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1 February 2009 Use of the Sterile Male Technique to Investigate Sperm Competition, Storage, and Use in a Pill Box Crab, Halicarcinus cookii (Brachyura: Hymenosomatidae)
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Abstract

Halicarcinus cookii is a small intertidal New Zealand crab that has high levels of ovigerous females in all months. Continuous breeding requires continuous mating. Mating is not linked to moulting because the pubertal moult is terminal. Spermathecal fullness is modelled in terms of the difference between the rates of copulation and rates of brood production. It is estimated that females can fill their spermathecae with sperm after 3-4 copulations (depending on male size) and that approximately 15% of an ejaculate is used to fertilize each brood. Given the fact that females have multiple partners we asked the question: is it worthwhile for males to spend any time mate guarding? Using sterile males we showed that the majority of each brood is sired by the last male to mate. In females prevented from mating again, more of each successive brood is likely to be sired by earlier males who had mated with the female. This suggests that over periods exceeding one brood cycle (i.e., months) sperm slowly becomes mixed. Therefore, it is worthwhile for male H. cookii to invest time in guarding female partners.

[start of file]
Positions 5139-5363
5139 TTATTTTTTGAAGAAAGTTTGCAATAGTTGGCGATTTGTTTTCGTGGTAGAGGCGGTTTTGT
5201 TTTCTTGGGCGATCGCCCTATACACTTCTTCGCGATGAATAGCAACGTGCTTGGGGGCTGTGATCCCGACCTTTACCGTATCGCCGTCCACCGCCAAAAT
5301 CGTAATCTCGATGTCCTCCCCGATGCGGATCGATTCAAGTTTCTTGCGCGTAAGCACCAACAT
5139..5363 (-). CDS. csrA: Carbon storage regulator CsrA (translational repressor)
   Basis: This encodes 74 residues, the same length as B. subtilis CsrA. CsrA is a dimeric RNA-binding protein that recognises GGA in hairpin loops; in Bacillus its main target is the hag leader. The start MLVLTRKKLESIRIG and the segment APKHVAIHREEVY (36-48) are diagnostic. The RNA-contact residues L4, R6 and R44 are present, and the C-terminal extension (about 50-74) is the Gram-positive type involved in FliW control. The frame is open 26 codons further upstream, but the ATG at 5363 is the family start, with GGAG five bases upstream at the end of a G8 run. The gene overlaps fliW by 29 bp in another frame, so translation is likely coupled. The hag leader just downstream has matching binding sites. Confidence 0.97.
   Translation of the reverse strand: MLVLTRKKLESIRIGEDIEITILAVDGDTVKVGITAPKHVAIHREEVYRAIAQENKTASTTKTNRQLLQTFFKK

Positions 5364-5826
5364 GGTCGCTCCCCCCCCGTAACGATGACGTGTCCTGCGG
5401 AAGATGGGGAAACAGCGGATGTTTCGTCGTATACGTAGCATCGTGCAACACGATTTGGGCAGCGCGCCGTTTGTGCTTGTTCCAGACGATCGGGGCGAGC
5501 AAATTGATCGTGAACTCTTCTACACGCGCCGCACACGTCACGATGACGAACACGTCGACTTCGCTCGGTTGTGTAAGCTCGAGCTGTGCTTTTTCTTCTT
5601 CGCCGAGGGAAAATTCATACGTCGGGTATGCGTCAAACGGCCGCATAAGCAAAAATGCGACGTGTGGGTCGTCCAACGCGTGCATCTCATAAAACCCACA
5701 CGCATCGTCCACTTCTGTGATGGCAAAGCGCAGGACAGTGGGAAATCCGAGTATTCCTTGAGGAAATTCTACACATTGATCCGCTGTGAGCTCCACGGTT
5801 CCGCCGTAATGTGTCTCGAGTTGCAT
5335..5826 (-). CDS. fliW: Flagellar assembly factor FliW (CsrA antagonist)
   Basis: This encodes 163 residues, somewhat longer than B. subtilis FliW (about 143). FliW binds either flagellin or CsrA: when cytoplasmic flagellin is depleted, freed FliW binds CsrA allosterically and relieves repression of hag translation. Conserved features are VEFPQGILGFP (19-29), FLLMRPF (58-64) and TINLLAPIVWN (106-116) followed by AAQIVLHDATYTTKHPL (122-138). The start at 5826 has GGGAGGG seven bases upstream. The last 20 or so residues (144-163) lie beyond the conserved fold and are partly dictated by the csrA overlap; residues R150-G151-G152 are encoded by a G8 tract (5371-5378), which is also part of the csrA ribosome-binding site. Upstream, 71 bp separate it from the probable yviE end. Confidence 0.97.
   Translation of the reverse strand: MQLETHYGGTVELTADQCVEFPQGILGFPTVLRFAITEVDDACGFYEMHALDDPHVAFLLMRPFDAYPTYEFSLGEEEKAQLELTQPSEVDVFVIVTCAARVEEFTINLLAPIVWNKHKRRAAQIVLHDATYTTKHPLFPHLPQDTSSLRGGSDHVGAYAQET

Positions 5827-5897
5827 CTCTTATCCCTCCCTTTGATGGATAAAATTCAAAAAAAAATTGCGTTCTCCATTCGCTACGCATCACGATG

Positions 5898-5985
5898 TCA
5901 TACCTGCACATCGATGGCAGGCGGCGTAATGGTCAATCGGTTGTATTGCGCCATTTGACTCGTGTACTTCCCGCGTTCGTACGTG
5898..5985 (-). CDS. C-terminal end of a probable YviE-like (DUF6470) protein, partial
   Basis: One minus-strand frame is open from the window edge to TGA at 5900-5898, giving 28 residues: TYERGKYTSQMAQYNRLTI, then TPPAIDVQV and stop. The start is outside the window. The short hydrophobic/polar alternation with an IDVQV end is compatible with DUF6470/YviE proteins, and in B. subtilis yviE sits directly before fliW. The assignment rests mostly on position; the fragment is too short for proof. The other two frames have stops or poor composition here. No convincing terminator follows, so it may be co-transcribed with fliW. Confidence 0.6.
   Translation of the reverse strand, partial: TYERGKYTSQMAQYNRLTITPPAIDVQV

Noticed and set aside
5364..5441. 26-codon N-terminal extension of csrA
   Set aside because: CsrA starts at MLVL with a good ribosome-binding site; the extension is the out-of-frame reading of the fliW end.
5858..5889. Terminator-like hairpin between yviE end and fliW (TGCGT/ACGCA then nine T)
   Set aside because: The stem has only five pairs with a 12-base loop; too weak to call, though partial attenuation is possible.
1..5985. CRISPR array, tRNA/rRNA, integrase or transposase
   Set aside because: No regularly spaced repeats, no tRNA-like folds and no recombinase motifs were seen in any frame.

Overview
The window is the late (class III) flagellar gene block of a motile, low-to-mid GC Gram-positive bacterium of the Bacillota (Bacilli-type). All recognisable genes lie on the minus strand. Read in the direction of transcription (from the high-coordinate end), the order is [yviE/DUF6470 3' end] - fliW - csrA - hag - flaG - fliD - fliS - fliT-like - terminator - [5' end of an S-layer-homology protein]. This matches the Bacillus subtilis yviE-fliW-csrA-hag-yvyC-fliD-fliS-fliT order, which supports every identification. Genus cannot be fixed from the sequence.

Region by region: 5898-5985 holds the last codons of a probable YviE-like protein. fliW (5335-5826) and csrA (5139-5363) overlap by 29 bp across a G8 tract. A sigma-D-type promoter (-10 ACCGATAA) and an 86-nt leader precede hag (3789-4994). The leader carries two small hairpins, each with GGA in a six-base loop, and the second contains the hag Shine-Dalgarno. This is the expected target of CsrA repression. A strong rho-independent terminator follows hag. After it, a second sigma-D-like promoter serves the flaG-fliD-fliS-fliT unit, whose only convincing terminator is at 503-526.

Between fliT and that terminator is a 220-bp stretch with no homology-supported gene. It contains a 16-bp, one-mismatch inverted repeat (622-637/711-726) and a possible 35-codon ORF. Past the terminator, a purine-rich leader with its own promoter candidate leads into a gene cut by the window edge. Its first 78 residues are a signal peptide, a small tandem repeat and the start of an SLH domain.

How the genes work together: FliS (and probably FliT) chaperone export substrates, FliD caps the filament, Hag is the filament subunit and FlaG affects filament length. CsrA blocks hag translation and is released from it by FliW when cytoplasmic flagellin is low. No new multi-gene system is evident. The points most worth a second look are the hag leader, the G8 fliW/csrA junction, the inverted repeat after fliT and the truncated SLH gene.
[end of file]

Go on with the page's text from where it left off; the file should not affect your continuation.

Anneke M. van den Brink and Colin L. McLay "Use of the Sterile Male Technique to Investigate Sperm Competition, Storage, and Use in a Pill Box Crab, Halicarcinus cookii (Brachyura: Hymenosomatidae)," Journal of Crustacean Biology 29(1), 62-69, (1 February 2009). https://doi.org/10.1651/08-2989.1
Received: 12 February 2008; Accepted: 1 June 2008; Published: 1 February 2009
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